We are not reading these materials simply to learn how best to counter their arguments – though that is one reason to read them. We are also reading the material to gain insights on important philosophical and scientific issues.

Here is an example. One of the most famous agnostic philosophers of the 20th century was Bertrand Russell, a man who was strongly anti-Christian. Yet in reading some of his works I learned that he was a neutral monist.

What is interesting about neutral monism is that it rejects metaphysical materialism (which affirms that all that exists is matter and energy). Since materialism is the primary metaphysical opponent of Christian dualism in the 21st century, Russell’s arguments against materialism can be put to use by Christians who believe that materialism is an entirely inadequate metaphysical position.

On the other hand, an example of an idea intrinsically opposed to Christianity would be the Hindu teaching that God is all and all is God. If we tried to apply this idea directly to God, we would be in grave error. The Bible clearly teaches that God created the world, and that He exists independently from it. God can never be equated with the world, as if they are one and the same. In this case, we cannot borrow this Hindu idea and apply it to God.

Countless other examples could be given, but what is imperative is to always ground everything we learn in the biblical Christian worldview. If we stay in that framework, there are many ideas from non-Christians, and even anti-Christians, that we can rightfully borrow. Likewise, it follows that we cannot rightly discern what to borrow, or what to leave behind, unless we truly and thoroughly understand biblical Christianity.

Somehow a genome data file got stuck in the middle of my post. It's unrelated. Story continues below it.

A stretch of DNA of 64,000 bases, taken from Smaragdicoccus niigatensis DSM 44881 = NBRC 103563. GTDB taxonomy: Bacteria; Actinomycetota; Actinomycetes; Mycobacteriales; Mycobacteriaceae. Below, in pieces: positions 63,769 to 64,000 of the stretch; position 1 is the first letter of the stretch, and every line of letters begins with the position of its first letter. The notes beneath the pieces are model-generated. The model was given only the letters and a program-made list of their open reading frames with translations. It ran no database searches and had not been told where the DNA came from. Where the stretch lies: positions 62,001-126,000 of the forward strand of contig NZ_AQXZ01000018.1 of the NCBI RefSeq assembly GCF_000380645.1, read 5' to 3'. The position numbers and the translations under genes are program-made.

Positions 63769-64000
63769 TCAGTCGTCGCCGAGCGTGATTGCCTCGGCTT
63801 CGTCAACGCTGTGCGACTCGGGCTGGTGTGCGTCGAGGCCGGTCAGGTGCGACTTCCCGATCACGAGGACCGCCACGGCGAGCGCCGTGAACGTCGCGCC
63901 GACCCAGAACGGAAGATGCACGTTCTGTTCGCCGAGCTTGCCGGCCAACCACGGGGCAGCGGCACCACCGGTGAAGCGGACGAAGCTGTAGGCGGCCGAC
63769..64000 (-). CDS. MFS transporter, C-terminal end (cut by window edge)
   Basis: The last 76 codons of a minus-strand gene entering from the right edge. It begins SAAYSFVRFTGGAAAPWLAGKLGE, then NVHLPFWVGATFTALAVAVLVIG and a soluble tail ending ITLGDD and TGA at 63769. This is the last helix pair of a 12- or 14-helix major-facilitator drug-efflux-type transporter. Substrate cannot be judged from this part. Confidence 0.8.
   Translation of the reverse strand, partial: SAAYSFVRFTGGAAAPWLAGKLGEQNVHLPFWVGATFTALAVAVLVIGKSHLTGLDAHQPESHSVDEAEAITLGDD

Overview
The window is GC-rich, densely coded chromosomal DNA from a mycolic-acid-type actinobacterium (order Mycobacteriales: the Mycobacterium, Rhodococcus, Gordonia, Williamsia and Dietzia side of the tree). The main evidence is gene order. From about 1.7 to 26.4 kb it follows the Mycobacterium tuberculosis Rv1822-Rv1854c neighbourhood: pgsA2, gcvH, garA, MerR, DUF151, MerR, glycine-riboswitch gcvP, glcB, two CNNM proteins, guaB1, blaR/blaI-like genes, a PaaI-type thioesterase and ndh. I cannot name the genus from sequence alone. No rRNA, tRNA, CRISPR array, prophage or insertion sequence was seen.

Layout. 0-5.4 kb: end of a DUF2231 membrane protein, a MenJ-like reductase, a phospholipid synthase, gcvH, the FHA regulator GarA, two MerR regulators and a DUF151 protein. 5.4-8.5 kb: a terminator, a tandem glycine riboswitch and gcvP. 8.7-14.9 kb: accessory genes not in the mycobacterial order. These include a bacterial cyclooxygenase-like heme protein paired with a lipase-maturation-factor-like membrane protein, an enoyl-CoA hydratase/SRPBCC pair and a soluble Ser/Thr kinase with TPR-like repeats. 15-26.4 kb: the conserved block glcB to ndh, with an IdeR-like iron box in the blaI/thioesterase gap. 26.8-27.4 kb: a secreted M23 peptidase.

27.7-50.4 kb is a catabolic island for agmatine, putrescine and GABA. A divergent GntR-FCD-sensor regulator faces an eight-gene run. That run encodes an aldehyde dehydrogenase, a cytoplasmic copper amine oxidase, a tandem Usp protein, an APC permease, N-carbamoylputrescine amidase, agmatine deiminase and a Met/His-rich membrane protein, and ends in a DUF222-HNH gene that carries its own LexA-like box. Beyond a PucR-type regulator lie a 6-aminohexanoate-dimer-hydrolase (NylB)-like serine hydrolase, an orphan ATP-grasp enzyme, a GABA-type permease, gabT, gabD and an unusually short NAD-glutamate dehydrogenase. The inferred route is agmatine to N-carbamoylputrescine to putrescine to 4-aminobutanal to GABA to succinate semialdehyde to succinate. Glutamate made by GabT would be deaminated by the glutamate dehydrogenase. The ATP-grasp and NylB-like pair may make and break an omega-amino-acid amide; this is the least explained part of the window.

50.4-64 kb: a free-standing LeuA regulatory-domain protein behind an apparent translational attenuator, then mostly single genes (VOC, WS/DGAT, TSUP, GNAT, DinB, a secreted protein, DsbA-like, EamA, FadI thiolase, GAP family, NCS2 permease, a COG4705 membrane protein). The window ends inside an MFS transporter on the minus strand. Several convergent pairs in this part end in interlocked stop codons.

• Good morning Bill. I am not sure if you realize that Christianity has “borrowed” much from other religions –since, well–the dawn of Christianity!

    From prayer beads (“borrowed” from the Buddhist monks) to the halos around their gods’ head (found around the heads of the “sun” gods of Krishna and Buddha)–Christianity has been “borrowing” for a long time now.

    Perhaps the reason for this is that many ancient religious scholars gathered together at the Library of Alexandria–where much of the knowledge of antiquity was stored. This is where many came to know Buddha, Krishna and the religions of other ancient peoples. There are many gods who have been claimed to be “resurrected” as well–from Adonis to Krishna. This is not unique to Christianity.

    Now of course, that would not be the only reason why many elements were “borrowed” It is much easier to convert people to a different religion, when the new religion has similarities to the old. This is why Constantine made Dec 25 Jesus’ birthday (the festival of Saturnalia) and the Spring equinox as the celebration of Easter (Named after the Germanic pagan goddess Eostre) It is also why he changed the day of worship from Saturday to Sunday. Why, even the “Sermon on the Mount” and the Buddhist Dhammapada both share some of the same core and fundamental beliefs.

    So you see, Christianity is not “unique” at all, and in fact it is quite plagiarized–from all the “borrowing”…:)

    As a final note, if a poor person “took” i.e., “stole” money from a multimillionaire to buy food for her children, would you consider that putting the money to a “better use”–or would you have that mother prosecuted for breaking the law?–and do you advocate such behavior?